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A special forest created by lavaDongbaek Dongsan at Seonheul-ri Gotjawal.
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승인 2018.12.30  15:11:27
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▲ Meonmulggak, one of the largest wetlands in Dongbaek Dongsan (Photo: Seonheuli website)

Throughout Jeju are forests called “Gotjawal." These forests consist of grass and trees growing on top of volcanic rock. The total amount of Jeju covered in Gotjawal forest has decreased over history due to development. However, the forests have recently begun to receive attention due to people acknowledging their value and significance. Nowadays, there are many trails running through the forests that people can enjoy.

Gotjawal in Jeju are divided into 10 areas according to the flow of lava. Seonheul Gotjawal, which includes Dongbaek Dongsan, is one of them. Dongbaek Dongsan is one of the largest evergreen forests in Korea and it is full of rare plants and fresh fragrances all year long.

Evergreen trees such as ring-cup oaks and camellias are densely packed in the forest. You can see the bright rays of sunlight as it penetrates between the leaves. Massive mounds of stone with trees growing around them can be found throughout the forest.

You can also see small and large ponds. This suggests that at Dongbaek Dongsan, pahoehoe lava began to flow before aa lava.

Deep inside the forest is a pond named Meonmulggak; one of the area's many wetlands. It used to be a place where cattle and horses drank water. However, once the wetland was Ramsar designated, it became a protected area.

Wetlands not only provide a habitat for various organisms but also play an important role in protecting the environment by purifying the atmosphere. The jungle-like forest and wetlands of Dongbaek Dongsan contain a rich repository of wildlife. This is what led to the area's designation as a Ramsar Wetland.

The Dongbaek Dongsan walking path starts as you walk past Meonmulggak. While taking a stroll in the forest can be considered exercise, it isn't the same as hiking or running.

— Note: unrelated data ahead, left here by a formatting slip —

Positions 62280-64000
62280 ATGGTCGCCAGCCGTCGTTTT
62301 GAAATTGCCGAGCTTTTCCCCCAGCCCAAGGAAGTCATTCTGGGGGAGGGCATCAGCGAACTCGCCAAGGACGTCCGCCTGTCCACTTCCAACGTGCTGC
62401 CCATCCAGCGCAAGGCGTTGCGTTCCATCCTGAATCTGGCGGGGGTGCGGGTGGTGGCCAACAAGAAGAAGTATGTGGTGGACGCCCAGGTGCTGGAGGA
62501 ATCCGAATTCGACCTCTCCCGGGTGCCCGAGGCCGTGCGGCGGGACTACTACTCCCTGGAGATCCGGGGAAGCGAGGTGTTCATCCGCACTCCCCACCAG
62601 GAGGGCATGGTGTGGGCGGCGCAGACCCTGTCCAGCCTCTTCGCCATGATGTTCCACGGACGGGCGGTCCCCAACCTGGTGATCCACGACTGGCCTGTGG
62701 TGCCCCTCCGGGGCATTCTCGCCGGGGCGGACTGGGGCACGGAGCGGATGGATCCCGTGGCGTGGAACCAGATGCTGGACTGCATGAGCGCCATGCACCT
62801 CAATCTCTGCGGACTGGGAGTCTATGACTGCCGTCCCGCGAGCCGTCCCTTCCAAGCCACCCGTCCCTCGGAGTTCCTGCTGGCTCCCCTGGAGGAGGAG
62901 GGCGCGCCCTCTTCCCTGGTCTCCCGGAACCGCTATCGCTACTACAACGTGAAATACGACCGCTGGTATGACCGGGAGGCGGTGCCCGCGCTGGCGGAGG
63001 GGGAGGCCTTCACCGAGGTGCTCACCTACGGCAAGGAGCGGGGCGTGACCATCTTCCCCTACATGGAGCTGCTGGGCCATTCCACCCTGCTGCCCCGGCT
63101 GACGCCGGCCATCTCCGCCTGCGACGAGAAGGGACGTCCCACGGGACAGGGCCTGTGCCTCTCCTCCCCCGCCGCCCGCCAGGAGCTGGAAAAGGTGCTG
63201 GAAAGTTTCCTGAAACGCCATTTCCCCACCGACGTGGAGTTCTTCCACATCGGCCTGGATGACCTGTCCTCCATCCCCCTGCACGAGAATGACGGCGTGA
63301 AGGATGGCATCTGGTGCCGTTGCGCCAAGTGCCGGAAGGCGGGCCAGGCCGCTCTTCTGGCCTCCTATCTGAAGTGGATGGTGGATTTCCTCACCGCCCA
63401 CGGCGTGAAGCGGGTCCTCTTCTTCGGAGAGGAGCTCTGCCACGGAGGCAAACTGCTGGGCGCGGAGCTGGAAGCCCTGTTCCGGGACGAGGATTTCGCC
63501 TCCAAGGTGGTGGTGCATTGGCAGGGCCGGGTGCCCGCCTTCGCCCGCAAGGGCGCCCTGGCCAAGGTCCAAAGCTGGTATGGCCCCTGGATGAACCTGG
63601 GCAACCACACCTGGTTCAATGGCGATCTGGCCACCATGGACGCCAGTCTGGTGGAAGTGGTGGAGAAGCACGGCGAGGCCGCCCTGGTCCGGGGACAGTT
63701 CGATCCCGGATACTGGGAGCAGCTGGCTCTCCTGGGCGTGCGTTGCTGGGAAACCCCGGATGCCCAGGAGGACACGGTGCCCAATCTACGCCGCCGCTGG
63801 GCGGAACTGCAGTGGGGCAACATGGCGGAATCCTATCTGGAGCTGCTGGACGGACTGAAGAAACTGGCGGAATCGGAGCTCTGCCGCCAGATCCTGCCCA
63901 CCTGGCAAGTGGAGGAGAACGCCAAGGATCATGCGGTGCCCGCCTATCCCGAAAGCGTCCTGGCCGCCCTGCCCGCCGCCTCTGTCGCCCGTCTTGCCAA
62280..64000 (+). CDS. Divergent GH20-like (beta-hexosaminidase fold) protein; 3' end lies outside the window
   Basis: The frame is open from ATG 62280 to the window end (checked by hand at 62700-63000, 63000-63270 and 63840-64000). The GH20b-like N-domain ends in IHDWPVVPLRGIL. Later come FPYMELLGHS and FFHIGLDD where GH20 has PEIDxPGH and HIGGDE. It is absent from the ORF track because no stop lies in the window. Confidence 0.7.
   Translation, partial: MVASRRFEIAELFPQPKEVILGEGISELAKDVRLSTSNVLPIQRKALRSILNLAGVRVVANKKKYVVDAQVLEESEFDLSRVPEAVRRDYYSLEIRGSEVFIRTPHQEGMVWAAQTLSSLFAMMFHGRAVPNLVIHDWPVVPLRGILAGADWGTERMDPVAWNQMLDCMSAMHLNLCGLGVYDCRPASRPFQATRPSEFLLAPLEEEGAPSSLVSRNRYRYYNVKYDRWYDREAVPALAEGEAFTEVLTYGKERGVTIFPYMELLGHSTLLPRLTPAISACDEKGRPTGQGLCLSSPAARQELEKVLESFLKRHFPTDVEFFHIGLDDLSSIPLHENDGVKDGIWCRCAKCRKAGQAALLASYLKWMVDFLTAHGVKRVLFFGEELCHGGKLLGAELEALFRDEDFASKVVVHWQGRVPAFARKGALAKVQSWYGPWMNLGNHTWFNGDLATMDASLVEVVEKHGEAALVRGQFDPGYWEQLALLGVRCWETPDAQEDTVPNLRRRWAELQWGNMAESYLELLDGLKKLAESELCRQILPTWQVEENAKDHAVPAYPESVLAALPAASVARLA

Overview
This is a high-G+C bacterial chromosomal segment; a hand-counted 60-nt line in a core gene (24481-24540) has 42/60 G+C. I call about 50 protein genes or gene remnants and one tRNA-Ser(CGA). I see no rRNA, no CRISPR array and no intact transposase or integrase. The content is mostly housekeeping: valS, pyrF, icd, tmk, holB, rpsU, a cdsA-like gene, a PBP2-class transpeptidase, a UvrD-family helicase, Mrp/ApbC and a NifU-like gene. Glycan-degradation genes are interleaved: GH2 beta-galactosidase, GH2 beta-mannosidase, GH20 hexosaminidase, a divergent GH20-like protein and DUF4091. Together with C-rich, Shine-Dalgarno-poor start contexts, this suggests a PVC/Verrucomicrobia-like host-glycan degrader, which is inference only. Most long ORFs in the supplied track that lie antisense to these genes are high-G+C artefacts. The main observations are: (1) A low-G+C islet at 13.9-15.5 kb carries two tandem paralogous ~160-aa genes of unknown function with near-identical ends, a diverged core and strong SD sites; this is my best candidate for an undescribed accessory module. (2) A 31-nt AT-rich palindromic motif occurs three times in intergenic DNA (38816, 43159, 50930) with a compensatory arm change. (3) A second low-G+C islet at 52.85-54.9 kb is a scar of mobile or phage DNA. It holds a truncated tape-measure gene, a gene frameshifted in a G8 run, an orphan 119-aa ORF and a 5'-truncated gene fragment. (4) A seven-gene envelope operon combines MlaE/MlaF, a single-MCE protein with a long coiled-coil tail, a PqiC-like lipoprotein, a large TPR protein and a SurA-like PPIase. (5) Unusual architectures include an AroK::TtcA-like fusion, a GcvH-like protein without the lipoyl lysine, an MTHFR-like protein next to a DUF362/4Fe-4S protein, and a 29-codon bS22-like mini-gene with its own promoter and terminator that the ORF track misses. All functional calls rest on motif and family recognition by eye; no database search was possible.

It provides the opportunity to be with nature as you walk slowly listening to the birds sing and looking at flowers. The trees here have a distinct way of life. Some have roots that wrap stones, while others have found ways to take root inside boulders.

▲ Camelias can be observed between January and June (Photo: Seonheuli website)

Dongbaek Dongsan is named after the camelia flowers that grow in the area. However, once you enter the forest, they are hard to find. Some say this is due to excessive lumbering for charcoal and firewood. However, the real reason is that small trees like camellias cannot compete with the much larger trees found in the center of the forest.

Deeper in to the woods, there is a trail that takes you to the charcoal kiln site. Gotjawal forests used to be a large part of life of some people on Jeju. The forests were cultivated for farming and lumber was used to make charcoal. You can find multiple charcoal kilns around Dongbaek Dongsan. People on Jeju used to use a distinct style of kiln and hut to use to make charcoal.

Ramsar Wetland: In 1971, an international convention was formed in Ramsar, Iran, to protect wetlands that have special organisms, distinct geological features, or rare species. Korea has 17 such wetlands with Yongneup Swamp in Mt. Daewang, Gangwon-do being the first to recieve the designation. In Jeju, Ramsar Wetlands include Mulyeongari, Muljangori, 1100 Wetland, and Dongbaek Dongsan Wetland.

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